Tours are available on Saturdays and Sundays from 1-4pm through December. School groups and private tours available year-round, weather permitting.
Constructed around 1780 on nearby Merryman Street, the Thomas Isaac Log Cabin commemorates the early stages of European development in the Patapsco River Valley. The site’s namesake, Thomas Isaac, purchased the structure in 1858 to expand his land holdings. The site served as important resource for city’s African American community in the 1870s, preceding the still-active St. Luke A.M.E. church as a meeting place. The cabin remained in the Isaac family until 1933. John Henry Stanton aquired the property and later willed it to his widow, Fannie Jackson Stanton, in 1963. By the 1970s, the building was vacant and boarded up.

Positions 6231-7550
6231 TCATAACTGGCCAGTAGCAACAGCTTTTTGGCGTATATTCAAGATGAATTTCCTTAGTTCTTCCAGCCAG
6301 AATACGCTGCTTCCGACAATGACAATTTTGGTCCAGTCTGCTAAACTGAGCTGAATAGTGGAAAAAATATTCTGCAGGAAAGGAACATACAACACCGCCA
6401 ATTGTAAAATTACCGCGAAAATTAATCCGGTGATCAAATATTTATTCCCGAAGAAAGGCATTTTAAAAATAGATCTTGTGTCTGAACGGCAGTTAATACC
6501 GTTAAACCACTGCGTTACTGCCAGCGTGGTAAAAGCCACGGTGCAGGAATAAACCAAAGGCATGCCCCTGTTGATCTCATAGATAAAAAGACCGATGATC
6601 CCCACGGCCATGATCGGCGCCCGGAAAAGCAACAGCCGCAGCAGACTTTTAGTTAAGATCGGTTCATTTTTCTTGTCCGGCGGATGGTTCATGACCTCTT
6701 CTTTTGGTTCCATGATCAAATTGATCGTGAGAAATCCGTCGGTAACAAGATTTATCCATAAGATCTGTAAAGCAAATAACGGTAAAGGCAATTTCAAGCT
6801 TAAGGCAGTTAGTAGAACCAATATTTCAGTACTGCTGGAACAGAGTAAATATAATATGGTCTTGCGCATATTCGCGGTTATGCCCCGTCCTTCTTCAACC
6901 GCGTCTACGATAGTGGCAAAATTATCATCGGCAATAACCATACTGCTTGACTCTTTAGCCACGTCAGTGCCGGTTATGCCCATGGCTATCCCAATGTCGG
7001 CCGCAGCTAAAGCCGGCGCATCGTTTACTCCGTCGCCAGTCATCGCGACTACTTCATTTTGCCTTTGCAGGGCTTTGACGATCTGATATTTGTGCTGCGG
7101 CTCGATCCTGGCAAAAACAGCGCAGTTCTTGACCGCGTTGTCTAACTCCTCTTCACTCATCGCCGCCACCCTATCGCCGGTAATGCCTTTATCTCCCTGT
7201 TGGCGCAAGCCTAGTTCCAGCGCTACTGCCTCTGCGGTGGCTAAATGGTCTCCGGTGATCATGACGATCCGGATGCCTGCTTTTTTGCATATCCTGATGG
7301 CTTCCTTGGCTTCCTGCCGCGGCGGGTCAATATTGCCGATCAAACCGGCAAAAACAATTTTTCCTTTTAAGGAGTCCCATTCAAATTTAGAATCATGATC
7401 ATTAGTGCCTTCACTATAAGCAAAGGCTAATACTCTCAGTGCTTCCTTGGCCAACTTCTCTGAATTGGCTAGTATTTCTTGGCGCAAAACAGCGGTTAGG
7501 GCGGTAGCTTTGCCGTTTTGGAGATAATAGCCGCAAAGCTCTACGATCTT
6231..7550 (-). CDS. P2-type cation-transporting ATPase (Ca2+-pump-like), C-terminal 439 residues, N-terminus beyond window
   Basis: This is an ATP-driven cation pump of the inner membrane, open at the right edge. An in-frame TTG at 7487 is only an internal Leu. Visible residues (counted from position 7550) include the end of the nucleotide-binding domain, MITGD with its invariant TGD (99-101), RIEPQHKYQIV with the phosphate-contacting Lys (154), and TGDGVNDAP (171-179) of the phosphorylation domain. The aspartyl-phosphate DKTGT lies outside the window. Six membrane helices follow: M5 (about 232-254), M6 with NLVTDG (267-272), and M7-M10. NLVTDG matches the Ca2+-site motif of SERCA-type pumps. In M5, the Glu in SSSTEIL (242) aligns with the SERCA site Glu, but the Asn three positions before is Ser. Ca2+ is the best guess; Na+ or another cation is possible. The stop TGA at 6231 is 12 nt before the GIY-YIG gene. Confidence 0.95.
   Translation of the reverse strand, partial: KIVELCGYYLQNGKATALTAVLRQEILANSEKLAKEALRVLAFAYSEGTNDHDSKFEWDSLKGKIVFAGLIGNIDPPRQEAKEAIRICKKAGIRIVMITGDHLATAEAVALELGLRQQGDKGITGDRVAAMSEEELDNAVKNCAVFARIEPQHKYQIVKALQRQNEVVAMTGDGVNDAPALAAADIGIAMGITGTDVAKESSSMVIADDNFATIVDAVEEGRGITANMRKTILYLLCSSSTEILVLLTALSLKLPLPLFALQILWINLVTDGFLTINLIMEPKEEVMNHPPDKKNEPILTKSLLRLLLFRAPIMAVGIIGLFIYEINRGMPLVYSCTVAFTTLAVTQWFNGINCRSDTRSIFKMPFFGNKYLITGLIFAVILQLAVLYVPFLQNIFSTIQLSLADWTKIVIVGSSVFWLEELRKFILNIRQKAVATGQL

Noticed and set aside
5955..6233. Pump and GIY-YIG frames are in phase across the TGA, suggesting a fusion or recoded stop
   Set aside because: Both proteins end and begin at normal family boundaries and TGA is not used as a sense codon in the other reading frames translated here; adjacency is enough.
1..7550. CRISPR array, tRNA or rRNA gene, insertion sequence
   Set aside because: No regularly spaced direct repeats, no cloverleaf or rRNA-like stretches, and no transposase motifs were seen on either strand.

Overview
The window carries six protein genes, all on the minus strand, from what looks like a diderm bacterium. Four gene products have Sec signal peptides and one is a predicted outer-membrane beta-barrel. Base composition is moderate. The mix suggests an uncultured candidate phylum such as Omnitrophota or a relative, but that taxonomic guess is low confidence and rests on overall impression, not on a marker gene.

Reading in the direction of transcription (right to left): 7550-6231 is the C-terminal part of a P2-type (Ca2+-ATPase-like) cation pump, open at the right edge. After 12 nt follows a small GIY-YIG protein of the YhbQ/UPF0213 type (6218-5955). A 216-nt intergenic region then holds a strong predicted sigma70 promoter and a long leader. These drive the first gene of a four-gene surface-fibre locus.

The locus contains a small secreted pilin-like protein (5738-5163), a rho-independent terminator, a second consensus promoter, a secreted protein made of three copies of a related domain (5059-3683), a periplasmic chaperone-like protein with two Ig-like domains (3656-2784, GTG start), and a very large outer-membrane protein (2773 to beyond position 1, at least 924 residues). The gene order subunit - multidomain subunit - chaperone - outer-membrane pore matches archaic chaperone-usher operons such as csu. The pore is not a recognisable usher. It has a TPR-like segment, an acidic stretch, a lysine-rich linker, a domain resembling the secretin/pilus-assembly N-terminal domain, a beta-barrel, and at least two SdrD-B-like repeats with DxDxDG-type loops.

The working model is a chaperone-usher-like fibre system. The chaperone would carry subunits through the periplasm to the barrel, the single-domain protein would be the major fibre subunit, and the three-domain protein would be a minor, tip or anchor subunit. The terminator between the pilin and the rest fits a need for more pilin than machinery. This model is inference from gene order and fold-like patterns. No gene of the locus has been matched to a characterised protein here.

In the 1980s, the cabin was dismantled and rebuilt where it stood until the summer of 2018. After the May 27 flash flood, the immediate area surrounding the building was no longer an ideal or safe location. The cabin was once again moved. It is temporarily closed and stored in Parking Lot F with plans for a permanent relocation on the Barnard Fort House property.
The cabin’s small size and spare interior reflect the style of most homes from the end of the 18th century, lending visitors a sense of Howard County’s colonial past.